On November 18, 2016, the Department of Homeland Security (DHS) published regulations concerning several employment-based immigration areas. The regulations, with the heading, “Retention of EB-1, EB-2, and EB-3 Immigrant Workers and Program Improvements Affecting High-Skilled Nonimmigrant Workers,” will become effective on January 17, 2017.
The new regulation extends to E-1, E-2, E-3, L-1, and TN workers the same grace period already applicable to H-1B nonimmigrant workers, allowing them to enter the United States up to ten days before their intended period of employment begins and remain up to ten days after their employment ends.
These grace periods are important in order to allow nonimmigrants time to settle in and move out.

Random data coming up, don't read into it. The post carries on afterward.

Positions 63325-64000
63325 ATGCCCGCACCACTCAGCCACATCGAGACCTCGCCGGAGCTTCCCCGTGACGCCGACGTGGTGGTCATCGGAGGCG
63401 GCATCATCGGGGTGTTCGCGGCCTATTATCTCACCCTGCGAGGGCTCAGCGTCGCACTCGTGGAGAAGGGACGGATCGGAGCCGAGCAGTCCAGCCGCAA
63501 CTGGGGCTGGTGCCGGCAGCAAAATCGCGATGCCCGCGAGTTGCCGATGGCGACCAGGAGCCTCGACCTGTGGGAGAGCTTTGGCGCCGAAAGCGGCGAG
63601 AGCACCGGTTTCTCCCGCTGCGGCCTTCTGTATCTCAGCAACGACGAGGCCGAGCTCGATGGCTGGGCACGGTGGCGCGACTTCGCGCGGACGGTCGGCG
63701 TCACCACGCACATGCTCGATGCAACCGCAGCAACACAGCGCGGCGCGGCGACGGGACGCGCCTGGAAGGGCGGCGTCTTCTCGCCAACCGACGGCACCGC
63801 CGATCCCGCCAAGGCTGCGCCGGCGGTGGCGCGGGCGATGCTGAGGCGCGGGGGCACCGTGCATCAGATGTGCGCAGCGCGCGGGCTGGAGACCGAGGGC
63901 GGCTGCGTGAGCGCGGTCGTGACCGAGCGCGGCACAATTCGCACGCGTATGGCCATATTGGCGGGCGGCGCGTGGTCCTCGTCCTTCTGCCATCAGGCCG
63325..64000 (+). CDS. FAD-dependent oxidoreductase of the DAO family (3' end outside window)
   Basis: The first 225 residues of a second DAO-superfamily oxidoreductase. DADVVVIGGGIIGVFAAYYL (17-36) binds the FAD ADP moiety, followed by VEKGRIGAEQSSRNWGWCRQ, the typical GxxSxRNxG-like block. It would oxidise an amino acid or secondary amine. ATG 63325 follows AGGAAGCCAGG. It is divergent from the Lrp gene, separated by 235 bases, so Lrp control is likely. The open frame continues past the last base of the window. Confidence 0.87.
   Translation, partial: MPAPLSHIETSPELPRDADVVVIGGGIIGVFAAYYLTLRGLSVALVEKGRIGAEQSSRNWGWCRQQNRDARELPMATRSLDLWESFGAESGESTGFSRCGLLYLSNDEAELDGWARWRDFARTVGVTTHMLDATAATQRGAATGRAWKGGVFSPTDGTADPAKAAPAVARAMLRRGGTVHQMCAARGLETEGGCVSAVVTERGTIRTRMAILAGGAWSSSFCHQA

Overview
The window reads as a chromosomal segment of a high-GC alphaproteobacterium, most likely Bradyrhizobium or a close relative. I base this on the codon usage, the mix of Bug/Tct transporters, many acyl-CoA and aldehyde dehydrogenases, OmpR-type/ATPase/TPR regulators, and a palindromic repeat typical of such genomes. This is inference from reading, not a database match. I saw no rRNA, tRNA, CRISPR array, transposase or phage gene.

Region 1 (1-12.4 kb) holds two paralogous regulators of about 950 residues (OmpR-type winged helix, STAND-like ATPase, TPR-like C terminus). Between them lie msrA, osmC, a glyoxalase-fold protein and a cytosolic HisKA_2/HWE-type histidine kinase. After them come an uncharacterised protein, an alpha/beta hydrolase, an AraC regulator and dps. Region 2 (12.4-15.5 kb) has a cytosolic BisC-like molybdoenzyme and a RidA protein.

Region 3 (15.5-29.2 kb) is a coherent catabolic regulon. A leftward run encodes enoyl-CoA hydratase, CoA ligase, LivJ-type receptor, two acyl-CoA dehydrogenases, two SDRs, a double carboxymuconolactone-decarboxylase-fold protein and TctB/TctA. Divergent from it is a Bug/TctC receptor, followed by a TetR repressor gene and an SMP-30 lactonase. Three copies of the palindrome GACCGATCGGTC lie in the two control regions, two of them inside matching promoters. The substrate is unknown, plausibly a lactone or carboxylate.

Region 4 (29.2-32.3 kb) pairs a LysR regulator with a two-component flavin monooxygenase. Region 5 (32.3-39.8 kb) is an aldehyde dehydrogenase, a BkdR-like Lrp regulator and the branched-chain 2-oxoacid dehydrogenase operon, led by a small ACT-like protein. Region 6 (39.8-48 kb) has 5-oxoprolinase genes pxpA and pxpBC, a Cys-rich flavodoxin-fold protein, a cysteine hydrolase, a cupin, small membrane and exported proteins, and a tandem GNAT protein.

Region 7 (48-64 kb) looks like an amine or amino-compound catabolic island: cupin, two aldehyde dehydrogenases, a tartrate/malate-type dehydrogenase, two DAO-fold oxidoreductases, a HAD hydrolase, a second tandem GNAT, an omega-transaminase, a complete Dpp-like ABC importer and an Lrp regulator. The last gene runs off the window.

A separate provision grants a grace period of up to 60 days to E-1, E-2, E-3, H-1B, H-1B1, L-1, and O-1 workers, in order to give them time to have a subsequent employer file a petition on their behalf while they maintain lawful status (perhaps by changing employers and remaining in the U.S.), or to depart the United States.
(The immigration-law consequences of falling into unlawful status are severe; see, for example, Why People Who Overstay U.S. Visas Need to Worry About the Consular Shopping Bar.)
The new DHS regulation unfortunately also gives the agency authority to eliminate or reduce the 60-day grace period “as a matter of discretion.” Why might it do this? Potential reasons cited in which it would be appropriate for DHS to reduce or eliminate the grace period include a nonimmigrant's status violations, acceptance of unauthorized employment, or criminal convictions; or based on national security concerns.